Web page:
Lancia Stratos była pierwszym w historii samochodem produkcyjnym opracowanym wyłącznie z myślą o karierze rajdowej. Koncepcja wyczynowej klatki z silnikiem Ferrari Dino V6 umieszczonym centralnie, niezależnym zawieszeniem wszystkich kół i lekkim, aerodynamicznym nadwoziem sprawdziła się fenomenalnie. W latach 70-tych wóz nie miał sobie równych i stał się prawdziwą legendą. Choć przepisy homologacyjne wymagały stworzenia 500 sztuk, szacuje się, że wyprodukowano 492 sztuki. Ta licytowana jest niezwykle ciekawym przypadkiem, gdyż powstała już po zamknięciu oficjalnej produkcji. Za złożenie pozostałych po produkcji części do specyfikacji HF Stradale odpowiada słynny Jolly Club, w barwach którego rajdowe trasy podbijali m.in. Carlos Sainz, Miki Biasion czy Didier Auriol. Ten egzemplarz jest jednym z około 35 sztuk wydanych przez Jolly Club, zachowany został w oryginalnym stanie, z przebiegiem zaledwie 12700 km i piękną patyną. Wyceniony został na około 400 – 550 tys. USD (ok. 1,5 – 2 mln PLN), lecz licytowany bez ceny minimalnej, sprzedany został za jedyne 363000 USD (PLN 1,319,096).
In Current Ownership since 1989
Highly Original – Less than 12,700 Kms
C1975 LANCIA STRATOS HF 'JOLLY CLUB’ CONTINUATION
Coachwork by Bertone Scocca no. 1240487
US$ 400,000 – 550,000
PLN 1,500,000 – 2,000,000
To be sold without reserve
QUAIL LODGE AUCTION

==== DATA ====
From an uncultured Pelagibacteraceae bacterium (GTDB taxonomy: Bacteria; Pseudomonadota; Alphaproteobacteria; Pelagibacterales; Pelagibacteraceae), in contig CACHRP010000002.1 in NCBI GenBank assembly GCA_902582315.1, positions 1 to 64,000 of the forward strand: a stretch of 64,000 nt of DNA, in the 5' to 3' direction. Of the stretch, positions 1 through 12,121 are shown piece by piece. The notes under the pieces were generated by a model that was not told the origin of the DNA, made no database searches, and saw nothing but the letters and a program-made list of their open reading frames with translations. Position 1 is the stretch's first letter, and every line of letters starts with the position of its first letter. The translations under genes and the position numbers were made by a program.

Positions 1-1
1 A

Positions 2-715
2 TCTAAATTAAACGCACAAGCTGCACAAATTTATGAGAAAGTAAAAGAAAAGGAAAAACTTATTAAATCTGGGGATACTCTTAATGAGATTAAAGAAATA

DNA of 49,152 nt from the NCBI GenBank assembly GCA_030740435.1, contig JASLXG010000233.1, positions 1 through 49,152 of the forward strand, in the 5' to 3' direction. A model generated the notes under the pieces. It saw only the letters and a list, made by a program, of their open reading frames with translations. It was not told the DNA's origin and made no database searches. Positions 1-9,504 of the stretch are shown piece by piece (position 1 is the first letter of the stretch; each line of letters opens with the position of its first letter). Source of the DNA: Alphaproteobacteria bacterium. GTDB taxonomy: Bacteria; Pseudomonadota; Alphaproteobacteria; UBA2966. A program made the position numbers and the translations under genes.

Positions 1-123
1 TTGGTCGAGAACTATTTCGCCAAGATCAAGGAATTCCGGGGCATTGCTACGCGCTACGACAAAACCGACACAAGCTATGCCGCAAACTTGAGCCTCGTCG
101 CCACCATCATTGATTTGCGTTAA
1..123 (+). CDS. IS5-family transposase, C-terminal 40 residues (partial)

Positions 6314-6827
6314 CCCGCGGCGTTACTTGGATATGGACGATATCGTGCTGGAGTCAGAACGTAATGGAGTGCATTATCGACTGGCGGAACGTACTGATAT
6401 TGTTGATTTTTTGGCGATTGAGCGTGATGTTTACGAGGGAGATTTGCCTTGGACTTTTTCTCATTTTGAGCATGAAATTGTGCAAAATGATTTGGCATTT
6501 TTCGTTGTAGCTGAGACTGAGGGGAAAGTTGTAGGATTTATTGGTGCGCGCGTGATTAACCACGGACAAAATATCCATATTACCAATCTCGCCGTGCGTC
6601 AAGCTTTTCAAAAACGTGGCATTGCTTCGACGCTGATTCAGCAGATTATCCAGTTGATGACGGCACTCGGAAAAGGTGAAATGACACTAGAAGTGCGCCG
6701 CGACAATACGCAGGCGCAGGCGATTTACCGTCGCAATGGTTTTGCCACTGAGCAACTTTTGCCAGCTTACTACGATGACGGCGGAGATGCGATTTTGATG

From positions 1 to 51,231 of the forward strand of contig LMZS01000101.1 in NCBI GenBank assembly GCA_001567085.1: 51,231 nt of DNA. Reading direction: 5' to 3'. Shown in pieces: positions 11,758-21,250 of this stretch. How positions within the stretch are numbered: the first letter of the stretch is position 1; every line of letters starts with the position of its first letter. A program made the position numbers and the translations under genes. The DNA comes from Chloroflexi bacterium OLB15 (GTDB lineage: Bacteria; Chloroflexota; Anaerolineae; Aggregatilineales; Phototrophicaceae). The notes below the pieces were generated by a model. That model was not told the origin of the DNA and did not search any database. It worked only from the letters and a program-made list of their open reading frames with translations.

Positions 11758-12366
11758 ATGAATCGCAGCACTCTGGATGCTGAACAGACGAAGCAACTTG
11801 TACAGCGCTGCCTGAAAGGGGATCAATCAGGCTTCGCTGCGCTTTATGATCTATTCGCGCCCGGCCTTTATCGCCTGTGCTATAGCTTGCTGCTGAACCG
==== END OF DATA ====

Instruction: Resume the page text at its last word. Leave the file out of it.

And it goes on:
18 Aug 2017, 10:00 PDT
CARMEL, QUAIL LODGE & GOLF CLUB
c1975 Lancia Stratos HF 'Jolly Club’ Continuation
Coachwork by Bertone Scocca no. 1240 487
Chassis no. 829AR0 0000008
Engine no. AR0829000 0000008
2,418cc DOHC Ferrari Dino V6 Engine
192bhp at 7,000rpm
5-Speed Manual Transaxle
4-Wheel Independent Suspension
4-Wheel Disc Brakes
*Excellent patina throughout and less than 12,700 kms on the odometer
*In current ownership since 1989
*Striking color combination
*One of circa 35 Stratos completed by legendary Autosport Jolly Club
The Lancia Stratos HF
A limited production 'homologation special’, the Lancia Stratos is historically significant as the first car from a major manufacturer conceived specifically for rallying. The spearhead of Lancia’s international rally campaign in the 1970s, the Stratos had its origins in a Fulvia-powered, mid-engined design exercise by Marcello Gandini first exhibited on Carrozzeria Bertone’s stand at the 1970 Turin Motor Show. Also, the work of Gandini and Bertone, the production Stratos of 1972 retained the striking 'wedge’ styling of its forbear but employed the powerful Ferrari Dino 2.4-litre V6 engine. The latter was housed in a robust steel monocoque body tub clad in glassfibre coachwork.
That such a daring design actually made it into production is mainly due to Cesare Fiorio, co-founder of the HF Corse team that had become Lancia’s official competitions department in 1965. Lancia was already enjoying considerable success in international rallying with modified versions of the Fulvia, but in the Stratos, Fiorio saw an opportunity to create a purpose-built rally car from the ground upwards. He was an admirer of Ferrari’s quad-cam V6 motor, having evaluated a Dino for rallying purposes, and Enzo Ferrari was duly persuaded to come on board as the engine supplier. The stubby, mid-engined Stratos looked nothing like a traditional rally car, but then Fiorio knew exactly what he was doing.